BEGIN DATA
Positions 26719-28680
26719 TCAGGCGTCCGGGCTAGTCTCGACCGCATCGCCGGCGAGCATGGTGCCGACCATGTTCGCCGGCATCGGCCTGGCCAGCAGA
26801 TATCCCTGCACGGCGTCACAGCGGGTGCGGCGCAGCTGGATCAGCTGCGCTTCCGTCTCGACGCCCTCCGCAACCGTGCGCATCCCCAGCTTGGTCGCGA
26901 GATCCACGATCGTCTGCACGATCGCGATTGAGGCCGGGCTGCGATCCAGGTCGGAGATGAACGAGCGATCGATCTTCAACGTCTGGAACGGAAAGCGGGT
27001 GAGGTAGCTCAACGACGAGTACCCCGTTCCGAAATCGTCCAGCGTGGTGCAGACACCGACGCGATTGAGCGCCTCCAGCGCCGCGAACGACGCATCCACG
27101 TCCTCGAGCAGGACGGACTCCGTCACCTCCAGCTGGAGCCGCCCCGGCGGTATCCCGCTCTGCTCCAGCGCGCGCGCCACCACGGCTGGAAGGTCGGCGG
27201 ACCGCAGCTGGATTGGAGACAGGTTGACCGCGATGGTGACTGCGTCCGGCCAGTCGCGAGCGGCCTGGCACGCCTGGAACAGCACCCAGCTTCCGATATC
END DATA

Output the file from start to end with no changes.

Positions 26719-28680
26719 TCAGGCGTCCGGGCTAGTCTCGACCGCATCGCCGGCGAGCATGGTGCCGACCATGTTCGCCGGCATCGGCCTGGCCAGCAGA
26801 TATCCCTGCACGGCGTCACAGCGGGTGCGGCGCAGCTGGATCAGCTGCGCTTCCGTCTCGACGCCCTCCGCAACCGTGCGCATCCCCAGCTTGGTCGCGA
26901 GATCCACGATCGTCTGCACGATCGCGATTGAGGCCGGGCTGCGATCCAGGTCGGAGATGAACGAGCGATCGATCTTCAACGTCTGGAACGGAAAGCGGGT
27001 GAGGTAGCTCAACGACGAGTACCCCGTTCCGAAATCGTCCAGCGTGGTGCAGACACCGACGCGATTGAGCGCCTCCAGCGCCGCGAACGACGCATCCACG
27101 TCCTCGAGCAGGACGGACTCCGTCACCTCCAGCTGGAGCCGCCCCGGCGGTATCCCGCTCTGCTCCAGCGCGCGCGCCACCACGGCTGGAAGGTCGGCGG
27201 ACCGCAGCTGGATTGGAGACAGGTTGACCGCGATGGTGACTGCGTCCGGCCAGTCGCGAGCGGCCTGGCACGCCTGGAACAGCACCCAGCTTCCGATATC